Mayor Thomas M. Menino has argued against local aid cuts - his State of the City speech last night urged the governor to allow more city taxes - but Boston officials have refused to detail their current reserves. Last year, the city's free cash was estimated at $182 million, and Menino had considered using $12 million to offset budget reductions. Boston would lose some $27 million in local aid if Romney cuts 10 percent.

Tyler said he believes Boston should now be in a position to tap as much as $30 million, though he cautioned that the city should keep a cushion because the coming years are expected to be lean. Neither budget director Lisa Signori nor Menino press secretary Carole Brennan returned phone calls for comment.

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The Boston Globe
Wednesday, January 15, 2003

Getting beyond Chicken Little on local aid cuts
By Scot Lehigh

Find the flashlight. Grab the first-aid kit. Run for the basement.

Disaster looms for our cities and towns. Schools will be devastated. Ambulances won't answer your call. Idled plows will leave the streets impassable.

If I sound a little overwrought, that's because, after spending Friday morning at the Massachusetts Municipal Association's annual meeting, I've got a bad case of the vapors.

Governor Mitt Romney went to the association's meeting hoping for a little cooperation with the deficit he faces in the current budget. As it now stands, Romney has emergency powers to slash some state spending but not local aid. Given that local aid amounts to about a quarter of the state budget, holding it harmless means much deeper cuts in human services. So Romney told the mayors and municipal officials that he would be asking the Legislature to let him cut local aid as well. Worst case, there would be a 5 percent reduction in the amount cities and towns receive this year.

The new governor was essentially asking the local officials to share the pain. He might as well have asked Old Nick for a pitcher of ice water, for Romney had barely departed when the mayors began sketching out the calamities that would ensue if he got his way.

Their solution? Romney should raise taxes (or borrow) to maintain local aid. Now, as most any competent budgeteer will tell you, there is slack in almost every budget. "To say that none of the $5.5 billion in local aid can be cut is crazy," says one former Democratic municipal official. "The duplication of services that exists between state and local government is enormous."

But what you got from the assembled mayors were divinations of disaster dire enough to make a doomsday prophet blush - punctuated by comments that were positively self-parodic. Cut to North Adams's John Barrett, who demanded that Romney raise taxes - and then noted that if the governor pared local aid 5 percent, the reduction to North Adams would be "almost half of the reserves that we have left available." Reserves halved? Case closed: This is a crisis of unprecedented proportion!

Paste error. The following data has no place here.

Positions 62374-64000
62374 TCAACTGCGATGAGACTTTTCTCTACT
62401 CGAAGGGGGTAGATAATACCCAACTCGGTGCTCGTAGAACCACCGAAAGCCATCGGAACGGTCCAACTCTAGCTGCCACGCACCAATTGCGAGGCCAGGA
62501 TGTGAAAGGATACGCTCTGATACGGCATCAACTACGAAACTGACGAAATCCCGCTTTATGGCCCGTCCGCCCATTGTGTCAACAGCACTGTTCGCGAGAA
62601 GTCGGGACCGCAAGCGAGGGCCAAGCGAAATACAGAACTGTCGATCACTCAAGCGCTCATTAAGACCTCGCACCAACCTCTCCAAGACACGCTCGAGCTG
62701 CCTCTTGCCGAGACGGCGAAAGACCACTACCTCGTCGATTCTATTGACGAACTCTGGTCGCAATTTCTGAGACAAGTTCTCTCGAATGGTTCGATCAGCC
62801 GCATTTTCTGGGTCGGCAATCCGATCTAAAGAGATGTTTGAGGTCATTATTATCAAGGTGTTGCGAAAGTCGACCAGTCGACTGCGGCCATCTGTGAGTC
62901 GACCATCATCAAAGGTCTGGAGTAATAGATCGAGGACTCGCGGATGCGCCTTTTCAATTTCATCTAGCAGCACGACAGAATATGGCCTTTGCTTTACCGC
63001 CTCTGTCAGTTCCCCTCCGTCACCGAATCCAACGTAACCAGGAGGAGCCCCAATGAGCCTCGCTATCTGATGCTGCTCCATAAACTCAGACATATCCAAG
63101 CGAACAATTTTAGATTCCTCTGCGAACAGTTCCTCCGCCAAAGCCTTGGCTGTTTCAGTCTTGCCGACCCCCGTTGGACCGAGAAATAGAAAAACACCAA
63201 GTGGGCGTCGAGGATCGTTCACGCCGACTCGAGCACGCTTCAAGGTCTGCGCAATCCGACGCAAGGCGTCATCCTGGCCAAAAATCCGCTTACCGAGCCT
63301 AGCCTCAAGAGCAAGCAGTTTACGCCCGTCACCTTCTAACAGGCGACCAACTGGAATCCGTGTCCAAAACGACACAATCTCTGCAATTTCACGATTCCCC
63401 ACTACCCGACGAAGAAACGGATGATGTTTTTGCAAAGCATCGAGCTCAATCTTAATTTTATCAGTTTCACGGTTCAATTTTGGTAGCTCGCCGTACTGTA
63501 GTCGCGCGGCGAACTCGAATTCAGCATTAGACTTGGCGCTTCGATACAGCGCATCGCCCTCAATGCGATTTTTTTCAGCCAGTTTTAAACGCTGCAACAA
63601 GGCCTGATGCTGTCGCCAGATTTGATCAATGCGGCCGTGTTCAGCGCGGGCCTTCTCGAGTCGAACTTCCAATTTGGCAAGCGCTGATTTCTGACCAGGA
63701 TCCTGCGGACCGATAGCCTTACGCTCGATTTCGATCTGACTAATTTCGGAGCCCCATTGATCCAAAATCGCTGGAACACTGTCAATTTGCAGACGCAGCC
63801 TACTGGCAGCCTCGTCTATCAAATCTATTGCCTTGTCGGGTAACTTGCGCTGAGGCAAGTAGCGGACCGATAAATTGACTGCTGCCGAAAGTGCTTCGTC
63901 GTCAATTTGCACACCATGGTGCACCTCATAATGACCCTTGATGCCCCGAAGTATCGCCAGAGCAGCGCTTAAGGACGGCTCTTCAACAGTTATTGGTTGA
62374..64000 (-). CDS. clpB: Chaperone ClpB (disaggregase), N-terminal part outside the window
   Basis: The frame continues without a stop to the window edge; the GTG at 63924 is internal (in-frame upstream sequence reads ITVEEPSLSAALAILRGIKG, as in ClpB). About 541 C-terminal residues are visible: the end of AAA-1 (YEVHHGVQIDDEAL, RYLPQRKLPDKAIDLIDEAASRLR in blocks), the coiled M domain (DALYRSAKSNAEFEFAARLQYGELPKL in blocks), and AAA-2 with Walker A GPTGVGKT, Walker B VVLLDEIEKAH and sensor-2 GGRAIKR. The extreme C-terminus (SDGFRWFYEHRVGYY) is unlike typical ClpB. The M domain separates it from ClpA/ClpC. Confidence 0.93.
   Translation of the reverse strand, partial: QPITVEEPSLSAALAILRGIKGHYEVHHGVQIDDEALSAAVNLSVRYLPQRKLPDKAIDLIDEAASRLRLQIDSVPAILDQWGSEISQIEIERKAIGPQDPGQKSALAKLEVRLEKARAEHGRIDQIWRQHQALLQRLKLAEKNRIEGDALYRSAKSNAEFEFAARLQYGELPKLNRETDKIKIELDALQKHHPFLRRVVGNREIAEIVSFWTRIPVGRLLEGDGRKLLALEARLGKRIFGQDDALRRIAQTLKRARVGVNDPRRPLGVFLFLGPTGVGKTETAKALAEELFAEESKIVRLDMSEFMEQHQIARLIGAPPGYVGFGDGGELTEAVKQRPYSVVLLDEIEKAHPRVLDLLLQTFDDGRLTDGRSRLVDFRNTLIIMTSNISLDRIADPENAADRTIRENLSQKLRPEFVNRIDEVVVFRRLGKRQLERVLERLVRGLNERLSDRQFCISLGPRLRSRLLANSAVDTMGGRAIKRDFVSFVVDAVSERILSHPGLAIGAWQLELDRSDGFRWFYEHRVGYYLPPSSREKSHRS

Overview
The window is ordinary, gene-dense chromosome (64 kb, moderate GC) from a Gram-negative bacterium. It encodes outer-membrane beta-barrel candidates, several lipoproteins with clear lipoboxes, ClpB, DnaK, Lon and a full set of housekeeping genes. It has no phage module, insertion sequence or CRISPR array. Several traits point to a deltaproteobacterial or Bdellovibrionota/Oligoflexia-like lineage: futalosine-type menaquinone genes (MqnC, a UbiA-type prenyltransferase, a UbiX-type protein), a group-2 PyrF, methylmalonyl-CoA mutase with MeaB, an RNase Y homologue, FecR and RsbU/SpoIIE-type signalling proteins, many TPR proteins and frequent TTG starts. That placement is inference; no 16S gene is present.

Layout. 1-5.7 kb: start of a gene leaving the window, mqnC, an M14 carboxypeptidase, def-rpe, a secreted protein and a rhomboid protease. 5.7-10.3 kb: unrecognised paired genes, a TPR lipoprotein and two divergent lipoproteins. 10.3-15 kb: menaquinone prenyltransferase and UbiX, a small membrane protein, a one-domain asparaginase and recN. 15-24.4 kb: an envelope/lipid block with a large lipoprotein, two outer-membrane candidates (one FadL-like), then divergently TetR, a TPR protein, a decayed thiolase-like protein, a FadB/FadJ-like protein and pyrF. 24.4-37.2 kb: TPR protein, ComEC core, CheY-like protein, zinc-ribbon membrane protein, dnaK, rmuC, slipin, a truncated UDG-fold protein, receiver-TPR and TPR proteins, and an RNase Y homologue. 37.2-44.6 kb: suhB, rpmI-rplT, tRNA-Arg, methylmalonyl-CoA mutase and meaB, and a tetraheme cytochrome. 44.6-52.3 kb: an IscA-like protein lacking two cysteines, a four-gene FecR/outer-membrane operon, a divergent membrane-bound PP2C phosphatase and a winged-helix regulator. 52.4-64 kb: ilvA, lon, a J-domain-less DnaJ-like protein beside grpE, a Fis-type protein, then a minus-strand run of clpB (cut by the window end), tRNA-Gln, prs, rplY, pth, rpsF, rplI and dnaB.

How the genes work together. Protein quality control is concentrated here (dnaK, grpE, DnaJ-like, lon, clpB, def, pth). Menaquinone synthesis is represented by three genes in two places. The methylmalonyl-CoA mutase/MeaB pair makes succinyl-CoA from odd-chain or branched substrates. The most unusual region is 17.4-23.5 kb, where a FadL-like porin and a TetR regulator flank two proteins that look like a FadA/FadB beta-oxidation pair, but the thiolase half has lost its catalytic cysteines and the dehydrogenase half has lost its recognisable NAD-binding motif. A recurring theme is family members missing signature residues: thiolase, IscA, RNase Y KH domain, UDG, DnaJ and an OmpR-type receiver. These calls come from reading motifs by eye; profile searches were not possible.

After listening to the mayors, I tried to get a simple answer from the Municipal Association's executive director, Geoffrey Beckwith: What percentage reduction could municipalities absorb and still maintain a decent level of services? And tried again. And again and again and again.

"Our preference would be to talk directly to the governor about that," was the best I could get. In other words, the MMA wants to posture in public before it talks turkey in private. So let's move beyond the Chicken Little squawking to some facts.

In the last fiscal crisis, a yawning budget hole also meant that local aid had to be reduced substantially. But when Governor Weld eased the way for municipalities to hold Prop. 2 overrides to recoup in a temporary property tax increase what they had lost in local aid, the plan went nowhere. Faced with pushing a tax hike themselves rather than having someone else raise levies for them, all but half a handful of mayors opted to forgo new taxes and suddenly mustered the will to trim their budgets instead.

Second, since a low point in fiscal 1992, total local aid has risen from $2.3 billion to $5.5 billion, or 140 percent. (Noneducation local aid is up from a 1992 low of $919 million to $1.41 billion - an increase of 54 percent.) Even under Romney's worst-case scenario, cities and towns would still receive $170 million more this year than they did in fiscal year 2000, a budget that hailed from the sunny uplands of fiscal prosperity.

Finally, municipalities are in better fiscal shape than the state. Their tax revenues grew 6.3 percent in the last fiscal year, while the state's plummeted 14.6 percent. Localities added 2,800 employees from November 2001 to November 2002, while the state cut 4,900 jobs. And the 150 municipalities that have thus far reported the figures had a total of $444 million in free cash and stabilization funds as of July 1, or 7.5 percent of their fiscal year '02 budgets.

So, though mayoral rhetoric brims with apocalyptic predictions, Romney's proposed local aid rescission shouldn't be disastrous. And if city halls around the state honestly can't deal with a 5 percent reduction without major disruption? What that really proves is that the figure in charge is merely a good time mayor and not a manager for all seasons.

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The MetroWest Daily News